OIG’s follow-up audit of Global Fund grants to Democratic Republic of Congo highlights need to improve stock management and data quality
A new Office of the Inspector General (OIG) audit of Global Fund grants in the Democratic Republic of Congo acknowledges successes across the three diseases achieved under extraordinarily challenging circumstances, but also highlights stockouts or insufficient stocks of health commodities, data inaccuracies relating to people living with HIV, inadequate financial management by the Principal Recipient and limited Secretariat oversight.
This audit is a follow-up to the 2016 audit in which the OIG identified a number of deficiencies in the implementation of Global Fund grants, ranging from programmatic oversight to delivery of quality health services and inadequate internal financial controls.
The report was published on 16 July 2019, along with a message from the Executive Director, Peter Sands. The audit covered the period January 2016 to August 2018.
The follow-up audit’s overall objective was “to provide reasonable assurance on whether the Governance, Risk Management and Internal Controls underlying grant management and implementation” have improved since the 2016 audit. The specific elements assessed were whether improvements in the supply chain have increased the availability and traceability of health products, whether program management and delivery are effective enough to ensure quality of services, and whether adequate and effective controls over financial management are in place.
Key issues and key achievements
Among ‘key issues and risks’, pervasive stockouts of HIV test kits, insufficient stock of malaria commodities at health facilities, inaccuracies in data on the number of people living with HIV (PLHIV) who are on treatment and a lack of monitoring of PLHIV lost to follow-up, and inadequate financial management at the Ministry of Health level, with an absence of quality assurance over the work of the Fiscal Agent and limited Secretariat oversight. (See separate article in this GFO on issues relating to the work of fiscal agents.)
The OIG also acknowledges ‘key achievements and good practices’: Despite its numerous and sizable challenges, the country has achieved remarkable successes and lasting impact against the three diseases over the course of its Global Fund-financed programming. The achievements include an increase in HIV treatment coverage from 34% in 2012 to 59% in 2017 and a halving of HIV-related deaths over this period, TB treatment success rates climbing from 77% in 2013 to 87% in 2018, and the successful rollout of a mass campaign to distribute Long-Lasting Insecticide-treated bednets that has contributed to a decrease in malaria mortality, from 43 to 28 deaths per 100,000 between 2015 and 2017.
The OIG report has rated the DRC’s supply chain process (Objective 1) as “partially effective”, the quality of services (Objective 2) as “partially effective”, and financial management (Objective 3) as “needs significant improvement”. (See ‘Findings’ below for more detail on each of these.)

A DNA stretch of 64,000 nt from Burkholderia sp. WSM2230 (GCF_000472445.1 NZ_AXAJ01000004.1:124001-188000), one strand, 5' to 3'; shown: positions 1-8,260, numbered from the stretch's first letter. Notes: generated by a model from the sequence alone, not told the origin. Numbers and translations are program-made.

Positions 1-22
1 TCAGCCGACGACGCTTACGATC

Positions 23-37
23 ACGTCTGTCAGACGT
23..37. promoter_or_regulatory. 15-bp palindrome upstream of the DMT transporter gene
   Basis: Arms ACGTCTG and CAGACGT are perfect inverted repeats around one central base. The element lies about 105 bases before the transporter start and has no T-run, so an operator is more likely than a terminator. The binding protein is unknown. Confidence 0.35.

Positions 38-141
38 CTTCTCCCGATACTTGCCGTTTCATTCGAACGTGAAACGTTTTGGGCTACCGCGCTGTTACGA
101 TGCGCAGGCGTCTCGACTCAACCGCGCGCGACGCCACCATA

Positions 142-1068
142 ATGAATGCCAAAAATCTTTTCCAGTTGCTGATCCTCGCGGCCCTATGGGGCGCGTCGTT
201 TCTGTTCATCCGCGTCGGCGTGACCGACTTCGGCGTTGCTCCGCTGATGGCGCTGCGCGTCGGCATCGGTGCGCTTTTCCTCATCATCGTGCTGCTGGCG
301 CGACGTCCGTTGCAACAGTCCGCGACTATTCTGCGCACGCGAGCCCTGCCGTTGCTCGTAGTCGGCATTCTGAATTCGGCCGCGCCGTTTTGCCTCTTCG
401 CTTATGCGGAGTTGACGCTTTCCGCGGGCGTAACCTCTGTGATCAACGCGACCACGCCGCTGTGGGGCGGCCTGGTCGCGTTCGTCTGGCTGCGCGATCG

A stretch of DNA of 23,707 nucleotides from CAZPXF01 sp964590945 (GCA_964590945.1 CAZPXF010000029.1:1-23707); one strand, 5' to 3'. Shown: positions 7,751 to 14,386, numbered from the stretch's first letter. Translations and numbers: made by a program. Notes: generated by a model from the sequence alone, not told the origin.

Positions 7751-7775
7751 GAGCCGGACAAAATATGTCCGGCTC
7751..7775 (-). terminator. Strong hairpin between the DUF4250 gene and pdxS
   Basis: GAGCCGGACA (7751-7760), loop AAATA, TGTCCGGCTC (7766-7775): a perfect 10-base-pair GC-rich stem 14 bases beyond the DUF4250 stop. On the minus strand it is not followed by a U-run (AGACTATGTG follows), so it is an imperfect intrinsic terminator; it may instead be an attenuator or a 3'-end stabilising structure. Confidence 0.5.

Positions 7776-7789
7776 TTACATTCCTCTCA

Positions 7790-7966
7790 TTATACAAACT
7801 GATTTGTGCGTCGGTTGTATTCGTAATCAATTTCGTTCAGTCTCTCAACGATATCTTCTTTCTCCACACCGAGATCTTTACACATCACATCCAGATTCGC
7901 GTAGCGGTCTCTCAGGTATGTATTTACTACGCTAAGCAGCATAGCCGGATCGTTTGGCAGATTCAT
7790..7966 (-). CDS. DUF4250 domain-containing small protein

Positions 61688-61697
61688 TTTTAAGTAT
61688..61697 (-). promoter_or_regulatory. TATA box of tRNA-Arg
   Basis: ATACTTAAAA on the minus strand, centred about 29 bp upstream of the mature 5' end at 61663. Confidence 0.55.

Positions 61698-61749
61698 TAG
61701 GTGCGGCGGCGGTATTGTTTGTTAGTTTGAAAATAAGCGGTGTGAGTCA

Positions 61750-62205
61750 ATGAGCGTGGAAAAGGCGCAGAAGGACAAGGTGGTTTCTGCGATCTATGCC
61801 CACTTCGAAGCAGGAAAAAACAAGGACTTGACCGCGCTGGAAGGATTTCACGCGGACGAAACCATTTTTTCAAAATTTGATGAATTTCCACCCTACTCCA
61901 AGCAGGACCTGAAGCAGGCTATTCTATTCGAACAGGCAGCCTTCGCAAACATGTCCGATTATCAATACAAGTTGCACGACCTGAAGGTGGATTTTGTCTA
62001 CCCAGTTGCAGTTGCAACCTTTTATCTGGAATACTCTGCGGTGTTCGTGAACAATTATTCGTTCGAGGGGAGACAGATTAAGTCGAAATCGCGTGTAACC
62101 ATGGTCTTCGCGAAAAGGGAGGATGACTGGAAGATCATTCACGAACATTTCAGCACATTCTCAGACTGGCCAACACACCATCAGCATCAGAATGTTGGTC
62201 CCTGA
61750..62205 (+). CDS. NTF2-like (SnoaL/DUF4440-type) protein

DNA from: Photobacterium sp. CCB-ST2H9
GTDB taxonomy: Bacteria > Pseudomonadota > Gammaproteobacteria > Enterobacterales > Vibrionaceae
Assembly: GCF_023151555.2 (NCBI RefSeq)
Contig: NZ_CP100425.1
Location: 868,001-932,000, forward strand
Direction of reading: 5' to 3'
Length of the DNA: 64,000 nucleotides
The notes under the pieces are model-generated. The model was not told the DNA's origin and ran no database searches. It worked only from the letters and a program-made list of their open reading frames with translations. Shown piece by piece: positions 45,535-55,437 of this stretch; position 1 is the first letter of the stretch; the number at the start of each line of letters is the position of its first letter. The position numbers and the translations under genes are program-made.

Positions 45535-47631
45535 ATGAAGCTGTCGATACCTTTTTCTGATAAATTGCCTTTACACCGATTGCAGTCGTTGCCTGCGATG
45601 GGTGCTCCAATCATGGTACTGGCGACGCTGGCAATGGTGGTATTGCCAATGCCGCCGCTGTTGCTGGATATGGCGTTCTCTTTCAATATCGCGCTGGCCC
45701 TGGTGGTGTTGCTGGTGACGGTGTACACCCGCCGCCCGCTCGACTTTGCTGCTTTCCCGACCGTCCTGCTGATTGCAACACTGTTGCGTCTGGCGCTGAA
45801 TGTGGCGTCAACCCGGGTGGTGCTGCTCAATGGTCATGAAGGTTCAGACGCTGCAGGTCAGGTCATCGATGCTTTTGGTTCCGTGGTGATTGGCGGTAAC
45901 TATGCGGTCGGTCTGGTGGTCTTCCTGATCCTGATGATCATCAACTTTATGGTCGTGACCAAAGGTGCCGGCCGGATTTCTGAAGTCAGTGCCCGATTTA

Active Global Fund grants
The Global Fund’s active grants in the DRC, from 2018 to 2020, amount to $542,961,124 (signed amount) with three Principal Recipients (PRs) managing the five active grants across the three diseases.
Table 1: DRC’s active Global Fund grants included in the OIG audit (2018-2020) under New Funding Model
|Component||Grant no.||Principal recipient||Grant period||Signed amount
|Malaria||COD-M-SANRU||Santé Rurale (SANRU)||Jan 2018 – Dec 2020||275,717,435|
|HIV/TB||COD-C-CORDAIN||Stichting Cordaid||Jan 2018 – Dec 2020||149,742,258|
|HIV||COD-H-MOH||Ministry of Health and Population (CAGF)||Jan 2018 – Dec 2020||23,913,524|
|Malaria||COD-M-MOH||Ministry of Health and Population (CAGF)||Jan 2018- Dec 2020||74,908,613|
|Tuberculosis||COD-T-MOH||Ministry of Health and Population (CAGF)||Jan 2018 – Dec 2020||18,679,294|
Source: OIG audit 16 July 2019 (report number GF-OIG-19-014)
The Democratic Republic of Congo (DRC) has signed a total of $1.99 billion in Global Fund grants since 2003, making it one of the Global Fund’s three largest portfolios. With 10% of the world’s malaria deaths, success of the DRC grants makes the country’s programs critical to the Global Fund’s success globally.
The DRC implements its grants in a challenging operating environment, where repeated Ebola outbreaks, armed conflict and weak infrastructure continuously undermine successful grant implementation.
DRC is currently experiencing yet another Ebola outbreak, which the WHO has declared a ‘public health emergency’, officially escalating the gravity of the international threat. As of 31 July, 1696 deaths and 2577 cases and have been confirmed.
The DRC’s population of 81 million people is widely dispersed over a land mass of more than 2.3 million square kilometers, the DRC is Africa’s second-largest country, with a health system comprising 516 health zones across 26 provinces. There is a scarcity of doctors, nurses and midwives: 6 per 10,000 people, which is far below the WHO’s recommendation of 23.